As usual, the towing days were slow and filled with tedious routine. I made every effort to keep the crew reasonably busy. In one of those towing days, during a break and when we were alone, Larkin revealed his plans. He would search out cousins and uncles and the one love of his life, a half-Kaskaskian Indian by the name of Maria and see that she was all right. He would then visit the old Kaskaskia cemetery; he planned to seek help in obtaining a plot next to his parents, if one could be had.

When we finally arrived in Paducah, it did not take long for me to negotiate for another tow that would take us farther north on the Mississippi to Kaskaskia, where the crew and I would rest, then hire another day’s tow to the Bregia’s home birth near the mouth of Plattin Creek.

Just off Kaskaskia landing, we cast off our tow lines and poled our way to remnants of a dock. Mooring the broadhorn took longer than normal because of making certain that our hawsers were latched to poles that were not going to float away. Kaskaskia village had been inundated by the Mississippi overflowing its banks.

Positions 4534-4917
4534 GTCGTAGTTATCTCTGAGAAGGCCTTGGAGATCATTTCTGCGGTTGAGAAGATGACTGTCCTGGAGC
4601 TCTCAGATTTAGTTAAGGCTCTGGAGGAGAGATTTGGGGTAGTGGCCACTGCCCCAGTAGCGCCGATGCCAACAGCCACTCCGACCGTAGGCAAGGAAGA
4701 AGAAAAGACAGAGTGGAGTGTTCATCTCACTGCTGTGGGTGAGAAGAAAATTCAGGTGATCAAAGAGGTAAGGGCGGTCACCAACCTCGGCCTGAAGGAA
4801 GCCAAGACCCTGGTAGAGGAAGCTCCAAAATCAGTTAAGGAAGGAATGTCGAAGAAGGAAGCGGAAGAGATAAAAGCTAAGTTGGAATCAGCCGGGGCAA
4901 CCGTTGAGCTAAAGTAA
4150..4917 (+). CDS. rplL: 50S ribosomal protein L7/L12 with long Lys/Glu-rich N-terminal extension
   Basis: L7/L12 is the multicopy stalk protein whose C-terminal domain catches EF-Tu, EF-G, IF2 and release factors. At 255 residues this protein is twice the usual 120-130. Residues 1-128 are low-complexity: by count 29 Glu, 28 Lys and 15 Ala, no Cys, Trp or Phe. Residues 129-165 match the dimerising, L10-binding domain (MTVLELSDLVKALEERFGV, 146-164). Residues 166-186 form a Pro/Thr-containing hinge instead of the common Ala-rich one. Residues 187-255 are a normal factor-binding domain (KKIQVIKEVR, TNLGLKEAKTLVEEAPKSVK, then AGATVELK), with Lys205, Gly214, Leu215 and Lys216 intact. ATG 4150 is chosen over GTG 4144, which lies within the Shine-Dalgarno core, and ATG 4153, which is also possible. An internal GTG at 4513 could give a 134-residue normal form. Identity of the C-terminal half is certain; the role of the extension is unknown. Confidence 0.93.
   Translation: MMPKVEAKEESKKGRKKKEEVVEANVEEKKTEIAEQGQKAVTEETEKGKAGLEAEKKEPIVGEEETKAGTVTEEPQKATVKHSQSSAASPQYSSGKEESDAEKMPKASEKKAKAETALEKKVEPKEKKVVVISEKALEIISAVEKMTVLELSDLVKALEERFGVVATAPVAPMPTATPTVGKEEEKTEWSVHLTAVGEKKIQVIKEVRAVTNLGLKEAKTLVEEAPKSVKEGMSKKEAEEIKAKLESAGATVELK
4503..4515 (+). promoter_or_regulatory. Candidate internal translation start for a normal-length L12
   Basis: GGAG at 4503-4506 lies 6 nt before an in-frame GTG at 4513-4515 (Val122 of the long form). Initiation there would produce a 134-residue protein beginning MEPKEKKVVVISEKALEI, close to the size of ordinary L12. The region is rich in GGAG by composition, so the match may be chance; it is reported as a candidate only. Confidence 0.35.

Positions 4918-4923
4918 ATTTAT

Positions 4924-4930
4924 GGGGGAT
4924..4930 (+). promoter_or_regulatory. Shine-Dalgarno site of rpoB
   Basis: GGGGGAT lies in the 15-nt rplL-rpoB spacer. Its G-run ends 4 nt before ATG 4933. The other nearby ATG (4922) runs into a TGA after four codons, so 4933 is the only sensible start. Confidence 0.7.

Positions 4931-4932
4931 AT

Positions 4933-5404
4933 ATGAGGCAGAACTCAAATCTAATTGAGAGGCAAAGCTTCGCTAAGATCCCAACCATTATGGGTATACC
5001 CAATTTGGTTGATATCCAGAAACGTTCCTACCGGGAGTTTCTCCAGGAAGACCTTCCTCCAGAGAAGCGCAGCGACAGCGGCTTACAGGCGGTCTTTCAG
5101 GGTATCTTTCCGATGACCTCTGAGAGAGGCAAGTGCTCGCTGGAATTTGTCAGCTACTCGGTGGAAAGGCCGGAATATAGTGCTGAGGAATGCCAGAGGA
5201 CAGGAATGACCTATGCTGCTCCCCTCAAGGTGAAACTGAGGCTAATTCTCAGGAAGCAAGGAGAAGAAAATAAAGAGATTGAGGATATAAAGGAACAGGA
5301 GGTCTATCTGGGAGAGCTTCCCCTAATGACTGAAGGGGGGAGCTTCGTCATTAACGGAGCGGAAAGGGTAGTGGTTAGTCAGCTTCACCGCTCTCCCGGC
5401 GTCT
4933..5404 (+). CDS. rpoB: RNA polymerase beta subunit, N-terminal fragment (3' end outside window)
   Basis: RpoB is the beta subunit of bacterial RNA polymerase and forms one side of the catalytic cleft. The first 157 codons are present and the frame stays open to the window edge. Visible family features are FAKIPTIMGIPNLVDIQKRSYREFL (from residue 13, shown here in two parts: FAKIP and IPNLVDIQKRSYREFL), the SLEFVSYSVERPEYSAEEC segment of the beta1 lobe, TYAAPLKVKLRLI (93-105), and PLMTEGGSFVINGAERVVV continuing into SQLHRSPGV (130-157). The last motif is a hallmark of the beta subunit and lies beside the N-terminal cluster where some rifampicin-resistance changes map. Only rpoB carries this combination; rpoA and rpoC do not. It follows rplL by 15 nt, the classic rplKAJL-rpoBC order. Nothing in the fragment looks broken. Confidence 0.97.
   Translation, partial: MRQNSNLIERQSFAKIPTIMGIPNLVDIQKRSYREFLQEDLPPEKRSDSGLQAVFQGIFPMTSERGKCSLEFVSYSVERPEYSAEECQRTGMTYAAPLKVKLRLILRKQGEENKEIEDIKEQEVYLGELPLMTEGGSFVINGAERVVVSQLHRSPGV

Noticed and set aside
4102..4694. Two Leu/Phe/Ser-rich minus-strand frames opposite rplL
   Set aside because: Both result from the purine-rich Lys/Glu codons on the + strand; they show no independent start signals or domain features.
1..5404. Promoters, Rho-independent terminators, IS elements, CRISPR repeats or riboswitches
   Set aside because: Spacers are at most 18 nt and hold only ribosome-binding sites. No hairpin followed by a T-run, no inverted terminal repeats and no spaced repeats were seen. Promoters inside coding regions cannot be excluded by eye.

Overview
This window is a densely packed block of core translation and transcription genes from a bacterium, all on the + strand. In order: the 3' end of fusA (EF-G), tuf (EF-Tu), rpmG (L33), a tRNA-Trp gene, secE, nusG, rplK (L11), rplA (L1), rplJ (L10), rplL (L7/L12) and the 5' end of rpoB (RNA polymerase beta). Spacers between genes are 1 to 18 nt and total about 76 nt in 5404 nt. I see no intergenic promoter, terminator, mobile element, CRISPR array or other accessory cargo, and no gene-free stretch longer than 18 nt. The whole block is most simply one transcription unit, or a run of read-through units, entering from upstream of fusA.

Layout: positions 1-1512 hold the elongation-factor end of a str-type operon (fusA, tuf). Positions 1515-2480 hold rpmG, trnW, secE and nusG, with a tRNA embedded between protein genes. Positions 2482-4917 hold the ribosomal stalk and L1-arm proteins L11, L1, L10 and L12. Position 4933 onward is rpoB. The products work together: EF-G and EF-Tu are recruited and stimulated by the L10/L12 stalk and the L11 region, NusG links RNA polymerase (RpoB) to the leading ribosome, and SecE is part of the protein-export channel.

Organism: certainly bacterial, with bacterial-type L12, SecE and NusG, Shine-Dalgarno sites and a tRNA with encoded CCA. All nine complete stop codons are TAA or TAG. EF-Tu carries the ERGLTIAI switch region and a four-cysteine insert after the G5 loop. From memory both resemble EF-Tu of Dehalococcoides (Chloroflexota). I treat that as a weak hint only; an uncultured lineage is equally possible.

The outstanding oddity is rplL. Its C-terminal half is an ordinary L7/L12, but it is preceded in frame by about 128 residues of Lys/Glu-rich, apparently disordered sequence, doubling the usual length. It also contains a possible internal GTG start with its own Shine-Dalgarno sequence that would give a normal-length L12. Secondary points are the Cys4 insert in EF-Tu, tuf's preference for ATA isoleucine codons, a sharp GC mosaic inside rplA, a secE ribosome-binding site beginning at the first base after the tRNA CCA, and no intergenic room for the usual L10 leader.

Larkin shouted: “Look! The old capital building is next to the river!” The area was devastated. Immediately the Bregia had been secured, Larkin came to me for his wages and indentured release. He trembled with what I took as excitement.

“Where will you go?” I asked as he made for the port side double-doors.

“I’ll find’em! I’ll find’em! My last chance!” Then, he was gone and I heard splashes in knee-high water several yards beyond the Bregia.

Curious, I went to the double-doors from which Larkin had exited and looked out. Off at a considerable distance from the broadhorn, I saw Larkin sloughing his way through water, walking in a crippled fashion and flailing his arms hither and yon.

The three other crewmen stayed on board the Bregia, as did I. We agreed that on the morrow, we would signal a northbound steamer passing by and arrange for towing.

But, the following day, I was laid by the heels in my captain’s room bunk. I felt feverish, and generally dyspeptic. At times, I was disoriented. Something I may have brought up from N’Orleans, I thought. I ordered the remaining three crewmembers to stand by until I regained strength enough for another passing steamer to tow us on to Plattin Creek.